Saying no to mega-dairies
The World Society for the Protection of Animals (WSPA) is campaigning for better milk from happy cows.
Herds of grazing cattle have shaped the British countryside for centuries. Unlike many other countries, cows in fields are still a regular sight for us in the UK.
But in recent years, dairy cows’ access to pasture has started to decrease as an under-resourced dairy industry looks to fix its problems by switching to industrial-scale farming, much like the systems we have seen decimate the farming infrastructure of North America.
Ten years ago there were around 30,000 dairy farms in the UK. Now, largely thanks to the ever-increasing disparity between farming costs and money paid to farmers for their milk, that number has dwindled to around 10,700 small and medium-sized farms.
Most UK dairy farmers have an average herd size of about 113 animals, and those with more than 200 cows are rare. The animals are usually able to graze and move around in small, regular groups which suit their sociable nature and help to manage livestock stress levels.
Compare this against industrial-scale indoor dairy factories that regularly house thousands of cows; it is not uncommon for 30,000 plus herds in the US and there is a farm in China with more than 250,000 cows. These factories can be a relentless treadmill, pushing everything to the extreme.
Milked around the clock with little or no access to grazing and plagued by illness, the welfare of ‘battery cows’ is a far cry from what we see in our British fields.
Worryingly, mega-dairies like these may be closer than we think. In 2010 planning applications to build mega-dairies in South Witham and Nocton, Lincolnshire were withdrawn after strong opposition. The Welsh Assembly is currently considering a proposal from a farmer in Powys to build a 1,000 cow intensive system.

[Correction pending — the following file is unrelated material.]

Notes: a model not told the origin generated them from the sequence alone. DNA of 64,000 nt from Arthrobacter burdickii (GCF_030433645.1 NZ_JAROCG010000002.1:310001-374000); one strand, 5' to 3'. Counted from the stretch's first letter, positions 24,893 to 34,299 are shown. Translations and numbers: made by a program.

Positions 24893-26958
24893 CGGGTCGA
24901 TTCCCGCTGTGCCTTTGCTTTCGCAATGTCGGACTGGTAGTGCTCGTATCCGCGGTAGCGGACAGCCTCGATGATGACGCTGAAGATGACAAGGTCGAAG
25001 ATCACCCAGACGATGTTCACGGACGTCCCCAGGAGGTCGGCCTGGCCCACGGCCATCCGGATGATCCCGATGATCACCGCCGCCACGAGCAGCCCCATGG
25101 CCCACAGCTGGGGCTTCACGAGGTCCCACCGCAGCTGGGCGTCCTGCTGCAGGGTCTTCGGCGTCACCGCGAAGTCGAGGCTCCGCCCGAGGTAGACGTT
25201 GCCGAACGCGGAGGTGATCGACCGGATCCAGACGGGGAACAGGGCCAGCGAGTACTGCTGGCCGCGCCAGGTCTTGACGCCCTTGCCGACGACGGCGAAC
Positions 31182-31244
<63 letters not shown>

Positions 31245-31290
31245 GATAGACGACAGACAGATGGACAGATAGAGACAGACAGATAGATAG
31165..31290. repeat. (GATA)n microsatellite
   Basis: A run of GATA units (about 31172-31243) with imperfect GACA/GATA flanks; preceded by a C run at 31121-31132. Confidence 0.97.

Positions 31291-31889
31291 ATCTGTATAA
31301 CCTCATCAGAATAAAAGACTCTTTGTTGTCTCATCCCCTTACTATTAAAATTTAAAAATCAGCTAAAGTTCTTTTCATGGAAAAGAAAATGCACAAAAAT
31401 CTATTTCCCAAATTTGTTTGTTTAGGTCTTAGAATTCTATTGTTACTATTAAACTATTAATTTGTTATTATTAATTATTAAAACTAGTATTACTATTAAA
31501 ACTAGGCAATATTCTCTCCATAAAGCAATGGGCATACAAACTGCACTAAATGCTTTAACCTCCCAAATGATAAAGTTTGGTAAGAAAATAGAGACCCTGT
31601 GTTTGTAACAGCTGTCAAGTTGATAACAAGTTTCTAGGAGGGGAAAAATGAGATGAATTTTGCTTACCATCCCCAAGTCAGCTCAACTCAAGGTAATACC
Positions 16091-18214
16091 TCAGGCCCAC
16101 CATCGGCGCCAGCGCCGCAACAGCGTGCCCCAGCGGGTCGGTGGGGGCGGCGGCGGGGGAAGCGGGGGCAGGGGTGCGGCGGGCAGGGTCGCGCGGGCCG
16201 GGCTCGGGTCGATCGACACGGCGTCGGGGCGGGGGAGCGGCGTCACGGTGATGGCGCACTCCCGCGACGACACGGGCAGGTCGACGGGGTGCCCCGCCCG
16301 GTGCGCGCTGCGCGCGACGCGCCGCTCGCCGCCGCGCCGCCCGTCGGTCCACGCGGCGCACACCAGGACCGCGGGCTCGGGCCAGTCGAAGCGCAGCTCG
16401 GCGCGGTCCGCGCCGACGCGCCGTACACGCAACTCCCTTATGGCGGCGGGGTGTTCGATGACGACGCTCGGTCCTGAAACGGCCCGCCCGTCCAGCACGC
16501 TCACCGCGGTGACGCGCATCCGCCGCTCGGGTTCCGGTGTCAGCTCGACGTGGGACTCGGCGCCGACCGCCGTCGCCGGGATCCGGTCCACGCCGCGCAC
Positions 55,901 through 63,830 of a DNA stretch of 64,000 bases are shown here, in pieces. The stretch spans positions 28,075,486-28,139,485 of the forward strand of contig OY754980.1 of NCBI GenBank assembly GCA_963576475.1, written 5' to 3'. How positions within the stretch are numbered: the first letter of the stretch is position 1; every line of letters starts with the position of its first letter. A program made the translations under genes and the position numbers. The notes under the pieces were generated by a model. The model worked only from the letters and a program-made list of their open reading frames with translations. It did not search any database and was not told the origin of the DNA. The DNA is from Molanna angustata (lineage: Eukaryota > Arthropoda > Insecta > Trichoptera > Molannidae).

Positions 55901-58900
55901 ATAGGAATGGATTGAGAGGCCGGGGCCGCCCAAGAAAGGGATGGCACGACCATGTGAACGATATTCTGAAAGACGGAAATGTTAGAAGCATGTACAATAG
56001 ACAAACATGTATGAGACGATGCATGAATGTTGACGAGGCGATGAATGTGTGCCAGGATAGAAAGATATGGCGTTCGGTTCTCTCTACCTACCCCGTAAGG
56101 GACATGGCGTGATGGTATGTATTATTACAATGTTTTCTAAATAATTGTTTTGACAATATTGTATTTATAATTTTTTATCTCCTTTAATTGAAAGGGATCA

Industrial farms are big business in the form of feed, machinery, drugs, vets and business advice, so it means that campaigning consumers are vital to transforming our dairy industry for the better. British people no longer tolerate eating eggs from caged hens, why should we accept milk from factory-farmed cows?
We strongly believe there could be a better alternative which places good animal welfare at its heart, but also benefits farmers and consumers.
Cows fed a diet of fresh grass produce milk with significantly higher levels of conjugated linoleic acid (CLA) and Omega 3, which have both been shown to be beneficial to human health.
There is also some evidence that milk from cows kept on grass contains less unsaturated fat so is likely to be better for you too.
But farmers can’t work to the welfare standards that they and the public want, unless there is a public commitment that people don’t want factory milk from ‘battery’ cows.
Help us champion cows and the countryside today. Find out more about our campaign.